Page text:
Cleveland, OH (PRWEB) March 20, 2012
Vacancy rates across the nation have slowly continued to fall since the 1st quarter of 2010. Part of the reason is that new building construction has been at a near standstill. Companies in the industrial sector have slowly begun to expand operations in small segments but the overall translation into new jobs has been sluggish at best.
A major player in the slow growth in the industrial markets is due to uncertainty with the European debt crisis and the additional fiscal issues the European Union is facing. 4th quarter growth in the industrial real estate market will hinge on whether or not international markets will continue to grow alongside US projections of economic growth.
Expect very little new industrial construction in the 4th quarter and rental rates should drop slightly or remain stable as businesses wait and see what the future markets might hold for them. The next important factor is to see if the payroll tax cut is extended into the new year. That will be the crucial piece for continuing growth in 2012.
US Industrial Economy Waits for EU
The slow growth in the industrial sector of the US economy has been a hot topic and any change is dependent on factors abroad. International factors like the European debt crisis control the future of industrial growth of American products. If Europe can balance its problems and remain out of another recession it will still be a huge market for manufacturers where they will readily purchase US goods.
Second, is the influence of Southeast Asia and the new free trade agreements recently signed with the US. This will open up new markets for American manufacturing to sell more products and make goods readily available for sale in that region. Currently, China has the majority stake and the US will be able to compete with the new trade agreements in place.
Northeast Ohio Market Remains Steady
The Cleveland region has continued to maintain a steady pace in industrial and manufacturing sectors. Vacancy rates have remained constant with relatively no change from the 2nd quarter lingering close to 8.3%. Rental rates have also remained steady with no real change. This can be attributed to the stagnant growth and future uncertainty in the economy. The average cost hovered around $4.22 per square foot for commercial industrial space in Northeast Ohio for the 3rd quarter.
The southeast side in Cleveland and the city of Mentor are the big winners in terms of positive absorption rates. There was nearly 700,000 square feet absorbed in these combined areas in the last quarter.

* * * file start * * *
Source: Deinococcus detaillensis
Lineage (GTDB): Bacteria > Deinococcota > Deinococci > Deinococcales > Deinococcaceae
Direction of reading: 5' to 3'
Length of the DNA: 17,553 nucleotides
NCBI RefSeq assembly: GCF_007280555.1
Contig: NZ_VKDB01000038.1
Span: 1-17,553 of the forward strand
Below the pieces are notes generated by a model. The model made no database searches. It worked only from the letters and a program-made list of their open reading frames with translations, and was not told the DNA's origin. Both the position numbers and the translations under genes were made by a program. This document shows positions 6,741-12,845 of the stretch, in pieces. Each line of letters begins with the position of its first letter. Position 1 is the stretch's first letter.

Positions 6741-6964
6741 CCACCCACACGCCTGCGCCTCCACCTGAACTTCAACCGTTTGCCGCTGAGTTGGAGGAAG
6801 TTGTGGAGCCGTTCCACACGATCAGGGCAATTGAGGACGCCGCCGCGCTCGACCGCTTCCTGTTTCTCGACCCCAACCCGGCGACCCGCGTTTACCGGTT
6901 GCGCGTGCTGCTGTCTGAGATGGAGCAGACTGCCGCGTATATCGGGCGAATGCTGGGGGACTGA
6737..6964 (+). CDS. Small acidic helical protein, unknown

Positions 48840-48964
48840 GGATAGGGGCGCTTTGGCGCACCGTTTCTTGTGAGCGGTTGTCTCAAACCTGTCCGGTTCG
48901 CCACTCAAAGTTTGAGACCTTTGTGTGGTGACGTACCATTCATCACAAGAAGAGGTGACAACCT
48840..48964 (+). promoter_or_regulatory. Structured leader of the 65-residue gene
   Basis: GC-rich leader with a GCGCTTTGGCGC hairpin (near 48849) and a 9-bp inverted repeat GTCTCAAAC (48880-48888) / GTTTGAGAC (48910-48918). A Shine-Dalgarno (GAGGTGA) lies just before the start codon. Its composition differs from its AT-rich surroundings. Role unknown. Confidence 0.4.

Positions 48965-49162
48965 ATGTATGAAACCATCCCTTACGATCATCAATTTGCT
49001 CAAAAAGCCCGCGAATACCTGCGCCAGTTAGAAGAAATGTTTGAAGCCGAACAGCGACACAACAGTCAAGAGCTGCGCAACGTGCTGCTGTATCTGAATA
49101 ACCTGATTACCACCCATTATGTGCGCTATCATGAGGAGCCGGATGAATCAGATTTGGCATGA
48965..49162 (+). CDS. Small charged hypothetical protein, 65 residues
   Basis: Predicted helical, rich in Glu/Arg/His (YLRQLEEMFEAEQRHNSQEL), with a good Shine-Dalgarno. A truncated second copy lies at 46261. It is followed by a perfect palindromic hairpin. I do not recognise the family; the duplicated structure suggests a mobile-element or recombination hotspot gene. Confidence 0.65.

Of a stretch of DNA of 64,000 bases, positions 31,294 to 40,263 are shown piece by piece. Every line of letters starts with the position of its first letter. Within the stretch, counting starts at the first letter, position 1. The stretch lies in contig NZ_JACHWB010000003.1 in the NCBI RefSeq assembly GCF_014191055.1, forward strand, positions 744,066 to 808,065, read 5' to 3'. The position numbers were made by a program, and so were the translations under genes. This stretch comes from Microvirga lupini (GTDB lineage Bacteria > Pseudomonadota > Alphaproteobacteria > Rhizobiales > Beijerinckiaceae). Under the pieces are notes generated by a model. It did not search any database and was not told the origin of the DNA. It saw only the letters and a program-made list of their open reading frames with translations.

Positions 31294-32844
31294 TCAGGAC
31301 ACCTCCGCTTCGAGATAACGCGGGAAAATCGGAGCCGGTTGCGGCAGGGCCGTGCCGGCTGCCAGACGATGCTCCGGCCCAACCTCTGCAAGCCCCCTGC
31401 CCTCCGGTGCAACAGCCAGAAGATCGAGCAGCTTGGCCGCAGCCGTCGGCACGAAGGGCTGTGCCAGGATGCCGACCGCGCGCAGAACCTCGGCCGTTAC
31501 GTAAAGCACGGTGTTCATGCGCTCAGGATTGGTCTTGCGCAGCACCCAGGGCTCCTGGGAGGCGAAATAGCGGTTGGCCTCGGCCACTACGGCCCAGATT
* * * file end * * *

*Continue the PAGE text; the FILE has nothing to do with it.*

Growth in the 4th quarter will depend on a variety of factors. US manufacturing of goods will continue to grow provided confidence in the economy improves. Northeast Ohio should be a direct beneficiary of this economic scenario. However, this growth hinges on financial issues facing Europe and the implications of recent disasters slowing production in Southeast Asia’s international industrial facilities.
Midtown: Cleveland’s Next Success
Downtown Cleveland’s revival and its construction projects often overshadow the successful development happening in the old industrial hub of Cleveland’s Midtown District. Companies are beginning to reinvest and expand where the memories of Cleveland’s former age of industrial prowess have long since faded.
Located near the Cleveland Clinic and University Hospitals makes this a natural location for medical product research and manufacturing. Tax incentives and grants provided by the city also provide an opportunity to renovate unique space for any type of business.
Midtown has the benefits of suburban industrial complexes near the urban center, educational institutions, and the culture provided by Cleveland’s entertainment assets.
As Ohio's largest independent full-service real estate company, Ostendorf-Morris is a leader in Northeast Ohio's commercial property market. Since 1939, Ostendorf-Morris has been providing clients creative, comprehensive real estate solutions.